What degree of discernment and consistency, an assembly of persons, who begin their labours with such professions and publish such intentions, have shewn, by making choice of the Individual whom they have recommended, as eminently entitled to their confidence and qualified to assist them in attaining their end, may become the fit subject of a future enquiry.
Much of my former Address, originated in deference to that sense of right, which is inseparable from the minds of enlightened Patriots. Passing from local considerations, I wrote under a belief that, whatever personal or family leanings might prevail among you, you would be moved by a wish to see the supporters of his Majesty's Ministers and their opponents—possessed, relatively to each other, of that degree of strength which might render both parties, in their several capacities, most serviceable to the State. I noticed, that this just proportion of strength no longer remained; and shewed, that the Opposition had caused it to be destroyed by holding, from the beginning of the French Revolution, such a course as introduced in Parliament, discord among themselves; deprived them, in that House and elsewhere, of the respect which from their Adversaries they had been accustomed to command; turned indifferent persons into enemies; and alienated, throughout the Island, the affections of thousands who had been proud to unite with them. This weakness and degradation, deplored by all true Friends of the Commonweal, was sufficiently accounted for, without even adverting to the fact that—when the disasters of the war had induced the Country to forgive, and, in some degree, to forget, the alarming attachment of that Party to French theories: and power, heightened by the popularity of hope and expectation, was thrown into their hands—they disgusted even bigotted adherents, by the rapacious use they made of that power;—stooping to so many offensive compromises, and committing so many faults in every department, that, a Government of Talents, if such be the fruits of talent, was proved to be the most mischievous sort of government which England had ever been troubled with. So that, whether in or out of place, an evil genius seemed to attend them!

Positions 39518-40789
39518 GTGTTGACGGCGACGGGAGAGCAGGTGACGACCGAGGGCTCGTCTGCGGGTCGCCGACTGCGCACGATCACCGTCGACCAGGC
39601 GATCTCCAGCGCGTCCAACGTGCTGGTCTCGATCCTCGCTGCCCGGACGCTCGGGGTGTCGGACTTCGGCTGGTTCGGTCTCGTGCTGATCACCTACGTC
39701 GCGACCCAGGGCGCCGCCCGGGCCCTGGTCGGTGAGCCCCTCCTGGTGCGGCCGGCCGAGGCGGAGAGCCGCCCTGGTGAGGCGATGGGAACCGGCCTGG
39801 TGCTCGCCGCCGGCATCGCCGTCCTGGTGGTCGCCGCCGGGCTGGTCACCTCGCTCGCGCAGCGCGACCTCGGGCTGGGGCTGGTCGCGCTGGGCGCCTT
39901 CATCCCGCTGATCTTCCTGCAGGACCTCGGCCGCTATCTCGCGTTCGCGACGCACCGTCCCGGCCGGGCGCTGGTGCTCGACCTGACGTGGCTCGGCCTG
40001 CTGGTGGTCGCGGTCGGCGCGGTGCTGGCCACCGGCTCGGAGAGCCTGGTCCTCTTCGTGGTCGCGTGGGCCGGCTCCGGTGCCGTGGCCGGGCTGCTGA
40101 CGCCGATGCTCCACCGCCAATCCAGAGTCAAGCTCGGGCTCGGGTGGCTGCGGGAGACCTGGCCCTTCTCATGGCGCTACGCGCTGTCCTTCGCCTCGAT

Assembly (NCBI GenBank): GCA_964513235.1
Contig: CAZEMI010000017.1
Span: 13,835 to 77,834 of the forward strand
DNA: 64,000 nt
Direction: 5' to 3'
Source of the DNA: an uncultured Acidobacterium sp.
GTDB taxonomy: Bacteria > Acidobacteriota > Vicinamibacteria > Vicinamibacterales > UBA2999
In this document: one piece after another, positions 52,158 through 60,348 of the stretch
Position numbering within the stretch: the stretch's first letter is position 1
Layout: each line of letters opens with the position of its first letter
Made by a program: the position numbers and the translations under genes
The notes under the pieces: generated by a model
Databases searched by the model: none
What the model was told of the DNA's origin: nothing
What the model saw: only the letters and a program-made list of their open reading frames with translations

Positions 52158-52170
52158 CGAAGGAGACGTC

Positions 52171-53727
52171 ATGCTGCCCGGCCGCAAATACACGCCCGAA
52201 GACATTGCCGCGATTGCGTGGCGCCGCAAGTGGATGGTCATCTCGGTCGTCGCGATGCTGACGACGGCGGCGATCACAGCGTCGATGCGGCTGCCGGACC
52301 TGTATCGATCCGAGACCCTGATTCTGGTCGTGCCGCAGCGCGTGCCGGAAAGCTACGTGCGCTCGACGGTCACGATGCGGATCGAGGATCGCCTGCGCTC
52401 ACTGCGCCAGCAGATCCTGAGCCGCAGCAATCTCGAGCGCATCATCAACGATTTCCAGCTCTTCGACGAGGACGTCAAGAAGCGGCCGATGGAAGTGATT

How could all this happen? For the fundamental reason, that neither the religion, the laws, the morals, the manners, nor the literature of the country, especially as contrasted with those of France, were prized by the Leaders of the Party as they deserved. It is a notorious fact that, among their personal Friends, was scarcely to be found a single Clergyman of distinction;—so that, how to dispose of their ecclesiastical patronage in a manner that might do them credit, they were almost as ignorant as strangers landed, for the first time, in a foreign Country. This is not to be accounted for on any supposition (since the education of men of rank naturally devolves on those members of our Universities, who choose the Church for their profession) but that of a repugnance on their part to associate with persons of grave character and decorous manners. Is the distracted remnant of the Party, now surviving, improved in that respect? The dazzling talents with which it was once distinguished have passed away; pleasure and dissipation are no longer, in that quarter, exhibited to the world in such reconcilement with business as excited dispositions to forgive what could not be approved, and a species of wonder, not sufficiently kept apart from envy, at the extraordinary gifts and powers by which the union was accomplished. This injurious conjunction no longer exists, so as to attract the eyes of the Nation. But we look in vain for signs that the opinions, habits, and feelings of the Party are tending towards a restoration of that genuine English character, by which alone the confidence of the sound part of the People can be recovered.
The public life of the Candidate who now, for the first time, solicits your suffrages, my Brother Freeholders, cannot, however, without injustice to that Party, be deemed a fair exponent of its political opinions. It has, indeed, been too tolerant with Mr. Brougham, while he was labouring to ingraft certain sour cuttings from the wild wood of ultra reform on the reverend, though somewhat decayed, stock of that tree of Whiggism, which flourished proudly under the cultivation of our Ancestors. This indulgence, and others like it, will embolden him to aim at passing himself off as the Delegate of Opposition, and the authorized pleader of their cause. But Time, that Judge from whom none but triflers appeal to conjecture, has decided upon leading principles and main events, and given the verdict against his clients. While, with a ready tongue, the Advocate of a disappointed party is filling one scale, do you, with a clear memory and apt judgment, silently throw in what of right belongs to the other; and the result will be, that no sensible man among you, who has supported the present Members on account of their steady adherence to Ministers, can be induced to change his conduct, or be persuaded that the hour is either come, or approaching, when, for the sake of bringing the power of Opposition in this County nearer to an equality with that of Ministers, it will be his duty to vote against those Representatives in whom he has hitherto confided. No, if Mr. Brougham had not individually passed far beyond the line of that Party—if his conduct had been such that even they themselves would admit that he truly belonged to them—the exception would still lie against the general rule; and will remain till the character of men and measures materially changes, for the better, assuredly, on the one side, if not for the worse on the other. Remember what England might have been with an Administration countenancing French Doctrines at the dawn of the French Revolution, and suffering them, as it advanced, to be sown with every wind that came across the Channel! Think what was the state of Europe before the French Emperor, the apparent, and in too many respects the real, Idol of Opposition, was overthrown!